Last year, I taught myself to arm knit over March Break. It was such a quick skill to learn, and if you haven’t picked it up already, you really should! I created several wrap around infinity scarves for family members that were so beautiful, and one for myself as well. But this year, I haven’t worn mine at all. I have totally been into wearing a cowl – I love that it can cover up my nose when it’s a bit nippier out. So I decided to try arm knitting one for myself!
Supplies Needed for Arm Knit Cowl Scarf
To make this cowl, you will follow the same process as arm knitting the scarf, with a few small exceptions. Here’s what you need to get started… you better get some paper for the long list…
- 1 skein super bulky yarn (size 6) – the color I used was Loops & Threads Opus in Bermuda, which I bought at Michaels. It was on clearance though, so it may not still be around. Here are a few close colors that I also madly love: Lion Brand Homespun Quick & Thick Yarn in Lagoon, and Red Heart Boutique Dash in Meadow.
- Your arms.
Have everything? Great – let’s start with the first step of this Arm Knit Cowl:
Find the middle of your ball of yarn. If you are making two cowls the same color, you can use the ends from two balls and put them together, cut after the first scarf, and use the remaining yarn for the second scarf. However, if you only plan to make one, you can get away with just one ball by “folding” the yarn in half. Find the middle, smooth to the end, and roll back up with the loop on the outside.
Use this to make your slip knot, which should be big enough to go over your wrist. Each stitch will actually be two strands of wool, since you have doubled it up. Leave a tail of about 2-2.5″ (it will depend on how tight you cast your stitches). Cast on 7-8 stitches, depending on how tall you want your cowl. I did 7 but meant to do 8, so both work. If you aren’t sure how to cast on your stitches, consult the video from my last arm knitting post.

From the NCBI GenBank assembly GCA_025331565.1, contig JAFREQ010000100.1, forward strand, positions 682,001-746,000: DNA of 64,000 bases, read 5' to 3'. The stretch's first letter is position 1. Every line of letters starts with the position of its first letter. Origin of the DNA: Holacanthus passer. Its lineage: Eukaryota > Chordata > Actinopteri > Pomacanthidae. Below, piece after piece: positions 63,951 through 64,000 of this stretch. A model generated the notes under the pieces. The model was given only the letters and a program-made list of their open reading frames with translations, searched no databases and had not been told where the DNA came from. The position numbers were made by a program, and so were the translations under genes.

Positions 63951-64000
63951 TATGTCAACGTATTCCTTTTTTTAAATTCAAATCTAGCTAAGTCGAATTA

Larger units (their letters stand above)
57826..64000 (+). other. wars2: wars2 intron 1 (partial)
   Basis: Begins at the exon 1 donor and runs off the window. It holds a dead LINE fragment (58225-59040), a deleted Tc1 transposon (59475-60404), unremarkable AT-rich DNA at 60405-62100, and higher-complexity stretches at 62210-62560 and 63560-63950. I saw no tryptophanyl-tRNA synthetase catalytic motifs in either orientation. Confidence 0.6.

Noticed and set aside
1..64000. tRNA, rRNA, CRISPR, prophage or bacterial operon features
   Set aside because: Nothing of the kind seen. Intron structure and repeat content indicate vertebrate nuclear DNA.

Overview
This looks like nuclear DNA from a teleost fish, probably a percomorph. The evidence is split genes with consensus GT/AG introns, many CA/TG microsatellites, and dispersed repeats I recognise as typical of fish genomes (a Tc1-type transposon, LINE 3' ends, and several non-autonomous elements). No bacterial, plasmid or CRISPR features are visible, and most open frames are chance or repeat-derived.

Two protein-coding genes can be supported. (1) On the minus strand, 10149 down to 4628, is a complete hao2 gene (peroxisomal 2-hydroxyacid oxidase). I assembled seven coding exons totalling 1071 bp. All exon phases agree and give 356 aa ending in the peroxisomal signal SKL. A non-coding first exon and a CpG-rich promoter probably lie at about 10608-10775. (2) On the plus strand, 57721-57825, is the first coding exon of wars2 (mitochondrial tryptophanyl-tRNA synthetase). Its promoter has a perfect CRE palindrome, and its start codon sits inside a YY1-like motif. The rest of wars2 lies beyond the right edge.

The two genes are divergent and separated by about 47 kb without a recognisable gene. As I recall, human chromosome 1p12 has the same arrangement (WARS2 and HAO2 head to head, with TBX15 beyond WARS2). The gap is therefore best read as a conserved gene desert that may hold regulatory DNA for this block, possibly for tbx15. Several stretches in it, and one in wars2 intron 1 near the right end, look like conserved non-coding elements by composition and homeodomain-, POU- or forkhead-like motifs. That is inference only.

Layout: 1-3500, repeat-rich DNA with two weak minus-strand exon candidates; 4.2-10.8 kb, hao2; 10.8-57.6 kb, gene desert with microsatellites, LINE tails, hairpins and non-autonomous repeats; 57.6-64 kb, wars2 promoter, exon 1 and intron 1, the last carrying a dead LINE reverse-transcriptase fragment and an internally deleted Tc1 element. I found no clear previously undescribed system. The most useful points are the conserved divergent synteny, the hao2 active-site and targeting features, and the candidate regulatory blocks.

Tips for Arm Knitting a Cowl Scarf
After casting on your stitches, start knitting. I tried to keep the stitches as tight as possible on my wrist because I didn’t want the scarf to be too holey. Keep knitting stitches until your scarf is long enough – this varies, because some people like it looser and some people prefer it a little snugger. I used my entire ball of yarn to make mine, and it was slightly too long, so that should give you an idea. I just kept putting it on my neck after each row and decided to stop or keep going.
Once your knitting is done, all you have to do is cast off and tie the two ends together – also explained in the last post.
Isn’t it adorable? I am madly in love with the colors in this cowl – and now my daughter is begging me to teach her as well. She picked out this grey and neon mix yarn – so very her! I’ll be sure to post pictures on instagram when she’s done, so be sure to follow along if you want to see!